Gov. Terry Branstad and Lt. Gov. Kim Reynolds today released their final recommendations for restoring Iowa’s standing as a leader in education and preparing all students to compete for jobs in a global economy.
The document represents an overview of proposed education legislation that will be presented by the Governor and Lt. Governor in the 2012 session.
The recommendations stay true to three key areas outlined in a blueprint for education reform released by the Branstad-Reynolds administration in October: highly effective teachers and leaders, high expectations for all students with fair measures for results, and innovation that boosts learning.
“Iowans have played a critical role as we’ve worked to elevate the conversation about improving our schools,” Branstad said. “These proposals will put us on the path to make Iowa schools among the best in the world.”
World-class schools are one of four top priorities set by Branstad and Reynolds. The administration has worked for the past year to carve out a long-term, reform-minded policy direction that builds from Iowa’s strengths and adopts improvements with lessons learned from the highest-performing systems in the world.
In July, the Branstad-Reynolds administration convened an education summit to discuss ideas about what it takes to lead the world in education.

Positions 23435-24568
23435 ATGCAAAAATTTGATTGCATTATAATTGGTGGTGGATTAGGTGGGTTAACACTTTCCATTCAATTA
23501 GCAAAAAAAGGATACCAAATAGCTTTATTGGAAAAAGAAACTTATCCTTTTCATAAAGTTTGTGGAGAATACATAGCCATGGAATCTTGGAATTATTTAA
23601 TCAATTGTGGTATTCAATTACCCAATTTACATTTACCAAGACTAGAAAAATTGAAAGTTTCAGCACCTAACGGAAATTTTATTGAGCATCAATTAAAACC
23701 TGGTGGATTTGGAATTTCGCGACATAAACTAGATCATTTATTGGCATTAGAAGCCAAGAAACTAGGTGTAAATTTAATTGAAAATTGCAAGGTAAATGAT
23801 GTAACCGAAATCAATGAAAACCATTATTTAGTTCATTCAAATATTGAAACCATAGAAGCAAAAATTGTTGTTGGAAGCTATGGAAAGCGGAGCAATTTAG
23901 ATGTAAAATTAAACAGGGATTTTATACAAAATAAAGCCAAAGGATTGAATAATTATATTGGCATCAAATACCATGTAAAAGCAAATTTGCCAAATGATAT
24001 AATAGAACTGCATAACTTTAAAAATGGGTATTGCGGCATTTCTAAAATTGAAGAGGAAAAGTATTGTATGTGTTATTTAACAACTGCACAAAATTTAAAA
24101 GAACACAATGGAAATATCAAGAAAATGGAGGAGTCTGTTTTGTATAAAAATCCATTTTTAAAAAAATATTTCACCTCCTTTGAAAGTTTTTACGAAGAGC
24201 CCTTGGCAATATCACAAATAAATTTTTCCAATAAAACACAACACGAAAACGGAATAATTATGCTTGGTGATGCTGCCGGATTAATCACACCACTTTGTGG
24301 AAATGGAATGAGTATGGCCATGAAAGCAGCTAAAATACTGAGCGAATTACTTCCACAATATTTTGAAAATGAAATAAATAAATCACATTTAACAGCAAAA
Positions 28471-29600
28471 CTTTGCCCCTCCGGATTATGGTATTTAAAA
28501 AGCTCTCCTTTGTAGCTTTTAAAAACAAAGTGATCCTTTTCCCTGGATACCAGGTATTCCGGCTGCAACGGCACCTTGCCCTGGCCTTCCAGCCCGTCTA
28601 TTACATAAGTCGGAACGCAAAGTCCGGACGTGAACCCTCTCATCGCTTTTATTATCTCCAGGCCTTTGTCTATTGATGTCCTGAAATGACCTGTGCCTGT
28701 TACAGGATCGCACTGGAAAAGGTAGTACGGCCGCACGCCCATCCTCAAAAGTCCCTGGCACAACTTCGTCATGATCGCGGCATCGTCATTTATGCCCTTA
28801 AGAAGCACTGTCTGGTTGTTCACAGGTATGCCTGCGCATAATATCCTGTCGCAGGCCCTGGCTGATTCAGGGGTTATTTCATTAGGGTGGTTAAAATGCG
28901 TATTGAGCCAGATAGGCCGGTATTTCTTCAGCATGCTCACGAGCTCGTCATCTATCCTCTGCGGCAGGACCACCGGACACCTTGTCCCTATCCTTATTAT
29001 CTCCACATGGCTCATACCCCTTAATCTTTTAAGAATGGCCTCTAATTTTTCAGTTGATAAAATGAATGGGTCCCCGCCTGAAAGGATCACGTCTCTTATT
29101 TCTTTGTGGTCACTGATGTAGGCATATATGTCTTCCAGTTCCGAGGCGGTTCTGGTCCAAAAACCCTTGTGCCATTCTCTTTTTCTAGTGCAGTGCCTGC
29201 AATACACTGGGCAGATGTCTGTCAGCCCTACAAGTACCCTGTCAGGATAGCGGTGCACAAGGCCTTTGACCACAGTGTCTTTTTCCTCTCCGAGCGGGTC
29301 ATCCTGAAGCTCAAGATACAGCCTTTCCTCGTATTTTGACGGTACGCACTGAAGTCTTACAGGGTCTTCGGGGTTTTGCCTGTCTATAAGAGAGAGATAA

As part of the summit, the Iowa Department of Education released a report, “Rising to Greatness: An Imperative for Improving Iowa’s Schools.” The report documented Iowa’s stagnation in math and reading competency compared to other states and nations.
The education blueprint released in October was a starting point for meaningful change. Members of the Branstad-Reynolds administration traveled the state last fall to listen to ideas at dozens of town hall meetings.
One change made as a result of input from Iowans: Doing more, beginning in preschool, to help students read by the end of third grade. At that point, most students go from “learning to read” to “reading to learn.” Students who finish third grade without meeting basic literacy requirements across a broad set of measures would be retained and provided intensive reading assistance.
Another change adds state standards for music and other fine arts, applied arts, physical education, character education and entrepreneurship education.
“We all share a common goal of giving our students a first-rate education,” Reynolds said. “We look forward to engaging Iowans in this ongoing discussion as we work together to find the best solutions for our state.”
Key proposals include:
- Be more selective about who can become an educator by requiring a 3.0 grade-point average to gain admission into teacher preparation programs.
- Candidates for teaching licensure must pass a test demonstrating content-specific and teaching knowledge.
- Evaluate teachers annually instead of every three years, which is the current requirement. Principals and superintendents also would be evaluated each year.
- Widen the pathways to alternative teacher licensure with a number of quality assurance checks.